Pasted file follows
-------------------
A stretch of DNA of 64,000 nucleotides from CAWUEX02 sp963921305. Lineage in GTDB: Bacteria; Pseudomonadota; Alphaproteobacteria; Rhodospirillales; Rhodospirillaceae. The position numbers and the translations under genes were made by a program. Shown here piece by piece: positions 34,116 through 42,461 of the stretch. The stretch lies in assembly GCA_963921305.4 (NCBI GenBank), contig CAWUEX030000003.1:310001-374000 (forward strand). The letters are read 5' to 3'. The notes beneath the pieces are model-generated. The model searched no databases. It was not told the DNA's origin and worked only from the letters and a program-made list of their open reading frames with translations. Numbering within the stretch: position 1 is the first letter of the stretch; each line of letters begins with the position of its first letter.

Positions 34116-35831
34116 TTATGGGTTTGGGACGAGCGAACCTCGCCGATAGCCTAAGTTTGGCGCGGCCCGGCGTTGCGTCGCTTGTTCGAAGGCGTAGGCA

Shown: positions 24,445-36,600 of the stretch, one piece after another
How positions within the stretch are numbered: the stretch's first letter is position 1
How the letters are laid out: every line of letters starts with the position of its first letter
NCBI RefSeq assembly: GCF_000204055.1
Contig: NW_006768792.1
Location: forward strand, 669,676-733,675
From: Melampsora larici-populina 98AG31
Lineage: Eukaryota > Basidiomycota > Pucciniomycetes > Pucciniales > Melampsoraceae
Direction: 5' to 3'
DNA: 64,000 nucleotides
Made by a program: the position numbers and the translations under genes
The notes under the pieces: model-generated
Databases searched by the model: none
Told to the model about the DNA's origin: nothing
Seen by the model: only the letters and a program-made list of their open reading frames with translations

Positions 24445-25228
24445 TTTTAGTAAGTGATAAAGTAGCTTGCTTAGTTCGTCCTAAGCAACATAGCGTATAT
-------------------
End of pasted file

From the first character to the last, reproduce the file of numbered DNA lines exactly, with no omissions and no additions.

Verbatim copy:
A stretch of DNA of 64,000 nucleotides from CAWUEX02 sp963921305. Lineage in GTDB: Bacteria; Pseudomonadota; Alphaproteobacteria; Rhodospirillales; Rhodospirillaceae. The position numbers and the translations under genes were made by a program. Shown here piece by piece: positions 34,116 through 42,461 of the stretch. The stretch lies in assembly GCA_963921305.4 (NCBI GenBank), contig CAWUEX030000003.1:310001-374000 (forward strand). The letters are read 5' to 3'. The notes beneath the pieces are model-generated. The model searched no databases. It was not told the DNA's origin and worked only from the letters and a program-made list of their open reading frames with translations. Numbering within the stretch: position 1 is the first letter of the stretch; each line of letters begins with the position of its first letter.

Positions 34116-35831
34116 TTATGGGTTTGGGACGAGCGAACCTCGCCGATAGCCTAAGTTTGGCGCGGCCCGGCGTTGCGTCGCTTGTTCGAAGGCGTAGGCA

Shown: positions 24,445-36,600 of the stretch, one piece after another
How positions within the stretch are numbered: the stretch's first letter is position 1
How the letters are laid out: every line of letters starts with the position of its first letter
NCBI RefSeq assembly: GCF_000204055.1
Contig: NW_006768792.1
Location: forward strand, 669,676-733,675
From: Melampsora larici-populina 98AG31
Lineage: Eukaryota > Basidiomycota > Pucciniomycetes > Pucciniales > Melampsoraceae
Direction: 5' to 3'
DNA: 64,000 nucleotides
Made by a program: the position numbers and the translations under genes
The notes under the pieces: model-generated
Databases searched by the model: none
Told to the model about the DNA's origin: nothing
Seen by the model: only the letters and a program-made list of their open reading frames with translations

Positions 24445-25228
24445 TTTTAGTAAGTGATAAAGTAGCTTGCTTAGTTCGTCCTAAGCAACATAGCGTATAT